At the same time, California is often awash in excess midday solar, while also facing peaks in grid demand in the evening when that solar power fades away. Last summer’s rolling blackouts were an early warning of the grid-balancing challenges the state will face in the decades ahead.
California’s power-grid-sparked wildfires and fire-prevention blackouts have made batteries an important piece of grid resiliency as well as a tool to balance the grid. While existing time-of-use rates have made batteries a valuable addition to net-metered solar, future net metering policy will need to boost battery adoption, as well as encourage electric vehicles and heating to align with hour-by-hour grid needs — all without pushing electricity rates so high as to discourage the shift to electric cars and heating in the first place.
California’s challenges on this front foreshadow those faced by other states trying to decarbonize quickly enough to forestall the worst impacts of climate change. “[This] is probably the most important proceeding regarding the future of distributed energy and customer-side resilience in the U.S.,” said Michael Wara, head of Stanford University’s Climate and Energy Policy Program and a member of Gov. Gavin Newsom’s Wildfires Blue Ribbon Commission, in a tweet introducing the proposals for how to amend the CPUC’s net energy metering 3.0 policy.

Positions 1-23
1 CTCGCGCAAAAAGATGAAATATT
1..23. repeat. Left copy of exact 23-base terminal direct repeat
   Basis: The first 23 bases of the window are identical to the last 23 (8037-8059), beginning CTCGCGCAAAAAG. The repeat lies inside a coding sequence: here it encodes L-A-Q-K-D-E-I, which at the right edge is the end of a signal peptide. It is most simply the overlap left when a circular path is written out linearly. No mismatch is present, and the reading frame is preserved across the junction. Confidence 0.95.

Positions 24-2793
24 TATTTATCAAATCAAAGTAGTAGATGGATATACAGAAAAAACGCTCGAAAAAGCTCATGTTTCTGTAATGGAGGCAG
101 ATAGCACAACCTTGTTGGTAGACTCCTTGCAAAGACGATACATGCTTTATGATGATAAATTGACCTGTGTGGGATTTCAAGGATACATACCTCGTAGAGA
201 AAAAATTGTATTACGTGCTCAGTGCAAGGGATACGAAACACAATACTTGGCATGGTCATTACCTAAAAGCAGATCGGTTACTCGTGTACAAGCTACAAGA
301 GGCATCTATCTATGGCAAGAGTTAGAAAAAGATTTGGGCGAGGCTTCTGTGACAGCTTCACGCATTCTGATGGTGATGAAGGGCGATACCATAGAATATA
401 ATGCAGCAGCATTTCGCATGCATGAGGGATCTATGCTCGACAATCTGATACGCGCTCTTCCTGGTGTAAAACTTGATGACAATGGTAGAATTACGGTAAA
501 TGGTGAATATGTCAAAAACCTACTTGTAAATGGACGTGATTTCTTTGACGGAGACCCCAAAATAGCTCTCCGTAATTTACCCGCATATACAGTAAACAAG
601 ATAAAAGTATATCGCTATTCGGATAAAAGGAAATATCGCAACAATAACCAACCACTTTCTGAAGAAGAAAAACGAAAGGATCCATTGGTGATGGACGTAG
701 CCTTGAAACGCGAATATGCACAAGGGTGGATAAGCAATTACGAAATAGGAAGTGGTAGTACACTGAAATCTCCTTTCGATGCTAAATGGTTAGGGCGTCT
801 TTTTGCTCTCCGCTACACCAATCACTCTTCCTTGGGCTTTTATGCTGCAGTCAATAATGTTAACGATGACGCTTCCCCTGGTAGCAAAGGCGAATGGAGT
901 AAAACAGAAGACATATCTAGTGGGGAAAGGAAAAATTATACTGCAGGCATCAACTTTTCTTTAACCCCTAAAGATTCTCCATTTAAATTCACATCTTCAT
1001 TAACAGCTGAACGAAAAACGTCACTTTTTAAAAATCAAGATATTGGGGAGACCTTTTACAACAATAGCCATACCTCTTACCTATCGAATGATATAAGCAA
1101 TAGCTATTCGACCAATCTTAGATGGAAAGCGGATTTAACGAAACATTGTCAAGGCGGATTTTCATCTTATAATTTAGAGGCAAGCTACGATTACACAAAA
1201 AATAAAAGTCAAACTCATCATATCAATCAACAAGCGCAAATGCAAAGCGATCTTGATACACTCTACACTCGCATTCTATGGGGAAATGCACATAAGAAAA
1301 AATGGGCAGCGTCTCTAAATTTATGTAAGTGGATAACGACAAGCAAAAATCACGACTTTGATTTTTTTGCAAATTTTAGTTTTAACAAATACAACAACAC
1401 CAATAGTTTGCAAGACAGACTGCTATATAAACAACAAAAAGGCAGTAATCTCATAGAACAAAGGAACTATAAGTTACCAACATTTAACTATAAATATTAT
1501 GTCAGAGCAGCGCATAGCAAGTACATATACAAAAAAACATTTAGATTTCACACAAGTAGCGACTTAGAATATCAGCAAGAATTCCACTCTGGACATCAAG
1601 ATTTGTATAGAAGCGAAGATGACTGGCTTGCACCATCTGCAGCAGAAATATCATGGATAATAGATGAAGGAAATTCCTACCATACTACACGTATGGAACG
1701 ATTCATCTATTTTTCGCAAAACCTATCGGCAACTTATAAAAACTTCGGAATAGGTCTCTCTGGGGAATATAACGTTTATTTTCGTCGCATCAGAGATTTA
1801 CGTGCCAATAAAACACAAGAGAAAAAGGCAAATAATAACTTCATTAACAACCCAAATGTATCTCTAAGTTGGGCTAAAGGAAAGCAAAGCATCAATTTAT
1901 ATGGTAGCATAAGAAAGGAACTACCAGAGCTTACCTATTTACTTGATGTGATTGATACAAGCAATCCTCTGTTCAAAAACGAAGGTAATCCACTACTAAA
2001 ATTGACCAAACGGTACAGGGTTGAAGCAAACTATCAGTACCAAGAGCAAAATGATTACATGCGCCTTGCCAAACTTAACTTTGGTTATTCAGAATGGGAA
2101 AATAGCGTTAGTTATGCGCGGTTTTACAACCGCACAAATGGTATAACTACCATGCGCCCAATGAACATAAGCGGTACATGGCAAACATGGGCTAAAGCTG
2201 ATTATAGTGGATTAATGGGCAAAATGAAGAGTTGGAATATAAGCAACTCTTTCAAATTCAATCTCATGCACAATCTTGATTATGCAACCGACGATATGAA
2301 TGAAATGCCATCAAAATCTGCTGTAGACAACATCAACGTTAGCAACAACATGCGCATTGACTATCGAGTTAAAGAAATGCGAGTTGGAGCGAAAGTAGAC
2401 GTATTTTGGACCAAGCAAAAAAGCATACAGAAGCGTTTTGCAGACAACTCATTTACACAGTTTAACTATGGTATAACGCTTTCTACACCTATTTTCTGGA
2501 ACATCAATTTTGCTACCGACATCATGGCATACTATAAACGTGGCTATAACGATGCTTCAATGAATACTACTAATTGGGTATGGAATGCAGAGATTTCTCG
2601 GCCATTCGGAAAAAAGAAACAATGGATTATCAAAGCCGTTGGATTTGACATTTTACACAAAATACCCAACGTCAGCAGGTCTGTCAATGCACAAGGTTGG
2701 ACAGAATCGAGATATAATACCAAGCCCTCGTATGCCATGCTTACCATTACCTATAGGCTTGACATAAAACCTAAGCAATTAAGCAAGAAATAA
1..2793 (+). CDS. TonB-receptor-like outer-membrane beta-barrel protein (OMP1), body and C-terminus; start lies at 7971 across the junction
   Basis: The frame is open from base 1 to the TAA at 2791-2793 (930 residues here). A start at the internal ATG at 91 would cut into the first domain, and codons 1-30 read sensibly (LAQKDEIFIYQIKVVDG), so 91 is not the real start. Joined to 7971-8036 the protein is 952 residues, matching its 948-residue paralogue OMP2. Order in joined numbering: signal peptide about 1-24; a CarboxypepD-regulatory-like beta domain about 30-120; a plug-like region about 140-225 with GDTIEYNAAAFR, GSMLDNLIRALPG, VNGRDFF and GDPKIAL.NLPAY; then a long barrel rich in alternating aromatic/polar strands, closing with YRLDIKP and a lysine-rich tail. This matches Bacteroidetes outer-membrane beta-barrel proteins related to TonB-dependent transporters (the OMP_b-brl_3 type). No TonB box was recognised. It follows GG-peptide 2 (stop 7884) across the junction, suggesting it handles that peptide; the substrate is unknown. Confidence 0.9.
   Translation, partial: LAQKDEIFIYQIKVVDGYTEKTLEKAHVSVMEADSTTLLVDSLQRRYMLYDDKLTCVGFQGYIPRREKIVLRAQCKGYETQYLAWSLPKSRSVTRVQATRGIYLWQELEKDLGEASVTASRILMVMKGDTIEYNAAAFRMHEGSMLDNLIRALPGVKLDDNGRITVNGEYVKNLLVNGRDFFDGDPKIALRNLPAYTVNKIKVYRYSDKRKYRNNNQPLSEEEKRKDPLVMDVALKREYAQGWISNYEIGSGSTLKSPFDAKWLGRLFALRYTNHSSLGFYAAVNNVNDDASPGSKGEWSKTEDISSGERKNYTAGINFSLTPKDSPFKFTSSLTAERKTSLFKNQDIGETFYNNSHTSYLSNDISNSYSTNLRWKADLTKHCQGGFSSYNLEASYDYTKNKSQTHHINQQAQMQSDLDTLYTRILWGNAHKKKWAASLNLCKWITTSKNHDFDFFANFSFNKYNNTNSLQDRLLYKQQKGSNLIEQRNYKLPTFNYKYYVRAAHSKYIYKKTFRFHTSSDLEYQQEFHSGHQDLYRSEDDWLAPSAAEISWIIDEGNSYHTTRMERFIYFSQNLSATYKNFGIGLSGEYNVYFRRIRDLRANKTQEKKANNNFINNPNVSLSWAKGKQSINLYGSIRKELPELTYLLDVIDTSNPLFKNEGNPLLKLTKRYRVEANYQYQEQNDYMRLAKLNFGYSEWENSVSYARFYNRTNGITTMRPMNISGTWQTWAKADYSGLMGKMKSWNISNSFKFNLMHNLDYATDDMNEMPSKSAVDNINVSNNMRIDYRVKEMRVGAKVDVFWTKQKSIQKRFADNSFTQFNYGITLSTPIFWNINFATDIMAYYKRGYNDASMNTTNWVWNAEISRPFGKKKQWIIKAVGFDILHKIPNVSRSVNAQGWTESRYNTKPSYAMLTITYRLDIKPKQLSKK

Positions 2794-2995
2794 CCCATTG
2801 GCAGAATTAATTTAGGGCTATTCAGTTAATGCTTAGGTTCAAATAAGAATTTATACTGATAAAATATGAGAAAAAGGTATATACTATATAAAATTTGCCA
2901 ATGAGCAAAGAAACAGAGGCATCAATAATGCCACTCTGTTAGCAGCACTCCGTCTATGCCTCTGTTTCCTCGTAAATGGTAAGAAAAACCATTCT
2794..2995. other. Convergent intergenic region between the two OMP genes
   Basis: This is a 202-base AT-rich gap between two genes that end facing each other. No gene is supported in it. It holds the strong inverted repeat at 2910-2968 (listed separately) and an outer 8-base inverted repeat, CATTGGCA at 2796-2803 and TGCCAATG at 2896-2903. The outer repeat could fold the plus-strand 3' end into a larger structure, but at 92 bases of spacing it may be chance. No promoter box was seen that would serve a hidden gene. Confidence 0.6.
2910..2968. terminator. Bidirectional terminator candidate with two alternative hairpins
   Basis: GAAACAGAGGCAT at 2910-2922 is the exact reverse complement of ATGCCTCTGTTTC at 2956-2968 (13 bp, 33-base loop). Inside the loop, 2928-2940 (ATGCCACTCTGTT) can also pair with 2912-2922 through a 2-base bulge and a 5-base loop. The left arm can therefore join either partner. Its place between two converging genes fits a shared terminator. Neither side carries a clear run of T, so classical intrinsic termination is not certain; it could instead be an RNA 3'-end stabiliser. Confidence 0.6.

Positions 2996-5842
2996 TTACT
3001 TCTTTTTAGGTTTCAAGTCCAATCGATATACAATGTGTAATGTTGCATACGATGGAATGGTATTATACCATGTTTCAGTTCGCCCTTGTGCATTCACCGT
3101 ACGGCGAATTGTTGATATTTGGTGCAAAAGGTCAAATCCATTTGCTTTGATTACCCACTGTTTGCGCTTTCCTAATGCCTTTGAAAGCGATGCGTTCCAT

What utilities and ratepayer advocates want from NEM 3.0
The opening of the CPUC’s NEM 3.0 proceeding has sparked an epic public relations battle. The state’s big three investor-owned utilities, Pacific Gas & Electric, Southern California Edison and San Diego Gas & Electric, have gathered a coalition of business, community and environmental justice groups, dubbed Affordable Clean Energy for All, and launched a “Fix the Cost Shift” media campaign to back their plan.
The utility plan would cut solar export compensation to “avoided-cost” rates that are about one-quarter of the retail rates net-metered customers are given today, which they say more accurately reflects the value of energy on the grid. It would also add monthly customer charges and a “grid benefits charge” of about $7 to $11 per kilowatt of solar system size per month, which would amount to an average of $54 per month for a PG&E customer with a 5-kilowatt system, Erica Brown, senior manager of commercial policy at PG&E, said during the March workshop.
These grid benefits include transmission and distribution grid costs, the costs of hardening the grid against wildfires, and, for PG&E, the costs of decommissioning the Diablo Canyon nuclear power plant, she said. These are the kind of fixed utility costs that aren’t being covered by the reduced payments from net-metered customers.
The CPUC’s Public Advocates Office, which represents ratepayer interests, offered a proposal that would take steps similar to those outlined in the utility plan. But it would go even further by moving existing NEM customers to its lower replacement rates over the next five years — albeit with incentives for them to add batteries to reduce bill impact and shift exported energy to more grid-friendly times of the day.